As months passed, summer had arrived, and I found myself struggling with urinating at a wedding. While at a wedding, I hit the head and darted for a bathroom stall. While at the bathroom stall, I spent about five-ten minutes attempting to urinate and was unable to. Embarrassed about my inability to urinate, I decided to walk out of the venue towards my car and was able to urinate alongside my car. The following week, I came up with the notion that I really should find a way to work on my urination phobia, so I reached out to Dan Rocker through the IPA. For those who don’t know, Dan Rocker is a licensed therapist who works primarily with individuals struggling with shy bladder aka paruresis. Dan ended up doing a few therapy sessions with. He did a fantastic time helping me not beat myself up for having the condition and gave me some great tips on how to work/cope with paruresis. Leading up to our first therapy session, Dan connected me with the IPA’s virtual support group leader, David Kliss. Dan informed me that David lived close to me and would be a great resource to help me with paruresis. 

I ended up emailing David and within about 24 hours, David responded to my email. David indicated that he would be happy to talk with me on the phone and look into supporting me in any way that he could. After talking with David on the phone, we agreed to meet at a local mall and work on graduated exposure therapy. During out first meetup, we visited several bathrooms and I had success with David at the first meetup! The first bathroom we visited, I took about 30 seconds to muster up the courage to release, and David commented that I was pushing the urination when I really should’ve just let the urine come out without putting pressure on the urination. From that experience, I really grasped the process on “feeling the flow” as David calls it and knew I was on my way to recovery.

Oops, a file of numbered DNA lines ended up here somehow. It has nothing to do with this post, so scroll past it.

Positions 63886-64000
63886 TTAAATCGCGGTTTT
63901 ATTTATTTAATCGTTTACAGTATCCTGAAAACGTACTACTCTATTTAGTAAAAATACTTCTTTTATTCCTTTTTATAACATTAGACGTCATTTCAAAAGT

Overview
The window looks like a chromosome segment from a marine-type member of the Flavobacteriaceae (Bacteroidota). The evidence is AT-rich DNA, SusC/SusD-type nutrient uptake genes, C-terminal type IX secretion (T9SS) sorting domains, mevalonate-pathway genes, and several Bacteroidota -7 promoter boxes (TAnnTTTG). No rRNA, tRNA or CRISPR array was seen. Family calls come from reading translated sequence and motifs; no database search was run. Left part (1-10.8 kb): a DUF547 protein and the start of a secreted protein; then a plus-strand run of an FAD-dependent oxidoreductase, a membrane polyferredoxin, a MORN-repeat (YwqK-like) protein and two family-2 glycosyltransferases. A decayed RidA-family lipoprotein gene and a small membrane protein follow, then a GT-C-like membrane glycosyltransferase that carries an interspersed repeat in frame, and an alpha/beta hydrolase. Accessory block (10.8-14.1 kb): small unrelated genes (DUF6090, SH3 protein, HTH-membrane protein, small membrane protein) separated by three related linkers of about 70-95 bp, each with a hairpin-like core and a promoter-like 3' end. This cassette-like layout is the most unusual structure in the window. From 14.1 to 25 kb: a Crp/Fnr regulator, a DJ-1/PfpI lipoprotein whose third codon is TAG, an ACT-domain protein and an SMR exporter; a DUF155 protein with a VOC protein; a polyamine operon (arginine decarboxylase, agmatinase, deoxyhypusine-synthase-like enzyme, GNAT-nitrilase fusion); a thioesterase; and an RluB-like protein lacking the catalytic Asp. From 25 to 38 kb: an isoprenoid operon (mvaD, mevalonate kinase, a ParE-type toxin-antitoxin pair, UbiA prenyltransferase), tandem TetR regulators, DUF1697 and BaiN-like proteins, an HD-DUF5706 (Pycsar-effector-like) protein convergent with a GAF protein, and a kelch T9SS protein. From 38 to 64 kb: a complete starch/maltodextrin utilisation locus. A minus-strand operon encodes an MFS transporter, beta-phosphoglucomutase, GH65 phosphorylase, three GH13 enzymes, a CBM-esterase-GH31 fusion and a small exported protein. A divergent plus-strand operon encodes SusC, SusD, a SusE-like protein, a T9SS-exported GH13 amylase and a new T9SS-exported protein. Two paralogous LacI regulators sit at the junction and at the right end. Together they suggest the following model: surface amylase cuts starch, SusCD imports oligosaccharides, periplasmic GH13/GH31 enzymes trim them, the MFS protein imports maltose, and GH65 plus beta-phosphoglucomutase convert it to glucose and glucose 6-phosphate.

Since my first mall visit with David, I have now met him for 9 months, almost once every week! About 2 months ago, I attended an in-person IPA weekend seminar in Chicago and had multiple breakthroughs at a very busy mall and a casino in Chicago. As I reflect on the last 9 months, I know I have a long way to go to recovery, but I also know that I have made more strides in my path to recovery than in the last 32 years of my life! If you are reading this and just starting your journey towards recovery, keep it up. Practice makes perfect and if you stick to the path, you will be glad you did. I know I will! 

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This website is NOT a substitute for medical or legal advice and does not constitute the practice of law, medicine, psychiatry, clinical psychology, clinical social work, or any other mental health profession. If you are having trouble urinating, you should always contact a physician since difficulty with voiding can be a symptom of a serious medical condition. We are a group of professional people and people who have suffered with paruresis. We have assembled a board and a board of advisors to help people cope with urinary dysfunction that has a psychological or social origin. On this website, we are NOT practicing medicine, psychiatry, clinical psychology, clinical social work or any other mental health profession. You should have your doctor evaluate your condition before diagnosing yourself, and seek the appropriate necessary mental health counseling if warranted. IPA, Inc. disclaims any and all legal liability whatsoever.